[PD] abstraction setting its own arguments

Mathieu Bouchard matju at artengine.ca
Sat Aug 7 02:06:26 CEST 2010

On Mon, 2 Aug 2010, Jonathan Wilkes wrote:
> --- On Mon, 8/2/10, Mathieu Bouchard <matju at artengine.ca> wrote:
>> I suppose you can also find other situations in which GF
>> crashes instead of reporting an error message ?
> That's the only I've seen so far.  I haven't used GF much yet.

That's quite a problem, because I can't think of anything that would make 
this error message any more crash-prone than the standard error messages 
you get in GF externals (GF abstractions are a different matter though, 
because then, many error messages would come from Pd instead).

>> It's confusing while you don't expect it. Once it's
>> expected, it's not any more confusing than receive-symbols
>> hidden inside IEMGUI properties dialogues.
> But IEMGUI receive-symbols don't make any assumptions about whether
> or not there is an inlet in a particular canvas.

My comparison with IEMGUI is to mean that once you start with the 
supposition that every message travels along a wire, you hit one exception 
with [r]/[s] and it's fine, then you hit another exception with hidden 
implicit [r]/[s] inside IEMGUI and floatatom/symbolatom and it's fine as 
well, and then you hit another exception with [args] and I don't know why 
it would be less fine.

> What if the abstraction in question doesn't have any xlets, but the user 
> wants to use key/value pairs?

If an object has no need for an inlet, then it doesn't matter whether 
there is one at all.

And then, the point of key/value pairs in left inlets is to ensure that 
every attribute is settable at runtime in the same manner as it is 
settable in the objectbox. It is enforcing a standard by making it 
convenient to follow the standard. Thus, the perspective of [args] on 
key/values is that objects that use them should have an [inlet] so that 
those attributes can be reconfigured at any time if the user wants it.

I could add an option to make it differently (actually, 
backward-compatible with the older [args] that didn't do that yet) but I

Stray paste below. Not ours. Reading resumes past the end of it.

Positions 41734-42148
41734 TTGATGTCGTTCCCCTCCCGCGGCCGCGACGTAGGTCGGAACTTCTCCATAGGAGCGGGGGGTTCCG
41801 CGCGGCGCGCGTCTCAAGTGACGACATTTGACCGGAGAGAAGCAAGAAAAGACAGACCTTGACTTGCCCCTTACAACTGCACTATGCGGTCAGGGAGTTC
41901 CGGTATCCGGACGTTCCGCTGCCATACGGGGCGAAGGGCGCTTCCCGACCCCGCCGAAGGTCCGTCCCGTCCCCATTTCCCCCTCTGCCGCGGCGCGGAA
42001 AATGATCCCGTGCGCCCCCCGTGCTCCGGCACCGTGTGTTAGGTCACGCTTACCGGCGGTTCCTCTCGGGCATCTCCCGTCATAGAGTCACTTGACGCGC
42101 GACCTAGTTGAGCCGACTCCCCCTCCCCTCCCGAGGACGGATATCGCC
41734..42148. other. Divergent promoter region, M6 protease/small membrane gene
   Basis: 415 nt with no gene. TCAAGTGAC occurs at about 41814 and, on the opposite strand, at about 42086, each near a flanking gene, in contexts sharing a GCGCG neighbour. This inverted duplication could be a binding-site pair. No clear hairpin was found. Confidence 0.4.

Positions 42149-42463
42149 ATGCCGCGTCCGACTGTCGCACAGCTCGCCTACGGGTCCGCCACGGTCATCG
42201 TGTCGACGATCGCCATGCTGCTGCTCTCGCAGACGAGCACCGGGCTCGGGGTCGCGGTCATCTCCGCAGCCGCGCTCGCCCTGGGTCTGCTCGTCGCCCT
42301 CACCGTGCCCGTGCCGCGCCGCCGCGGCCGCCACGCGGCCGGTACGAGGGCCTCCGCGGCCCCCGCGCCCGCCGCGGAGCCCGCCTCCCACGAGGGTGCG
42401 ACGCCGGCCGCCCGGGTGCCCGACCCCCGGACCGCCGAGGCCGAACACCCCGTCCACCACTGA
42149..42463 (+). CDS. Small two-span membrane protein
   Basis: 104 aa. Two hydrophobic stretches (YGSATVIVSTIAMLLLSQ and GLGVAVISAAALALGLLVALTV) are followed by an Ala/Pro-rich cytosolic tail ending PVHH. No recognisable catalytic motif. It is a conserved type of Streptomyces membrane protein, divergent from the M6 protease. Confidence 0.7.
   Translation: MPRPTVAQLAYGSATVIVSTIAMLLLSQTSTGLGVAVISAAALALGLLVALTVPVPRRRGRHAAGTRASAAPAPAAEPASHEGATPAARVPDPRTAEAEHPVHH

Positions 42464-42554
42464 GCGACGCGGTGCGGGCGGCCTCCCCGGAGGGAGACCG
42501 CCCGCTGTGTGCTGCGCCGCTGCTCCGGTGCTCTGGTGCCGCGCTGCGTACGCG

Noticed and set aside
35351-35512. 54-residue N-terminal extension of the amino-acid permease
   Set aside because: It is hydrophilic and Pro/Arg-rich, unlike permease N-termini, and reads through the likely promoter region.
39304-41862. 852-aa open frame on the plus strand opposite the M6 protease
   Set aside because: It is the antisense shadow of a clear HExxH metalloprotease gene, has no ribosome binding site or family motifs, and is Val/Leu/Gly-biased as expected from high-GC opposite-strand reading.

don't really see a purpose for which I'd say « yes, it's a good idea to 
make this attribute non-reconfigurable ».

> Actually there's a particular doc-related example I have in mind that
> would benefit from key/values in the args but doesn't have xlets.

You know, if it's a GOP, then the [inlet] can be hidden by putting any 
GOP-visible component on top of it. the GFDP components such as [doc_i] 
and [doc_m] are covering the inlet-space, at least in run-mode (those two 
particular classes only do so in run-mode).

I'm actually also toying with the idea of adding inlets to [doc_m] and 
such, during the « GFDP rewrite », that is, some major change to GFDP that 
I expect would be the last big change. I don't know when that rewrite 
would happen. I'll try to make it as gradual as possible (simply because 
big changes are much harder to finish than the sum of their parts...)

> It might be something relevant to the GFDP, so I'll send it to you 
> after I flesh it out.


>>> At other times it seems to mean any message that would
>>> be accepted by the anything-method, which includes list
>>> messages as well as the other pd built-ins. (like [any],
>>> [send], [spigot], etc. )
>> What does that case exclude ?... only "loadbang" and "dsp"
>> ? (but then, not even necessarily).
> It includes those messages (well, maybe not "dsp" with signal objects--
> that's special).

[loadbang] does not send to any objects that only have a anything-method. 
It only talks to objects that explicitly define "loadbang". Same for 

(In both cases, this is an exception in the sending, not the receiving, 
... but that distinction doesn't even matter to a writer of externals, in 
which case all that matters is that class_addanything is not enough)

> How is your definition different than my 2nd one above?

Oops... either there was no difference at all, or there was something very 
subtle and I forgot what it was.

> An [args] that does both setting and getting would be somewhat analogous 
> to a "luxury" message box.  You use all the same messages to set the 
> content, and sending a bang would output the content.  The big 
> difference I guess is that with args you can tell it default values to 
> output if there are no args, which you can't do with a message box.

Right. That sounds like something to consider, for the future...

But also, another big difference is that it does a job of [unpack]ing, 
that the messagebox doesn't do. Therefore, in that case, to follow an 
analogy with the messagebox, it's ambiguous whether there ought to be a 
complementary implicit [pack] behaviour in [args], causing it to have as 
many inlets as it has outlets.

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| Mathieu Bouchard, Montréal, Québec. téléphone: +1.514.383.3801

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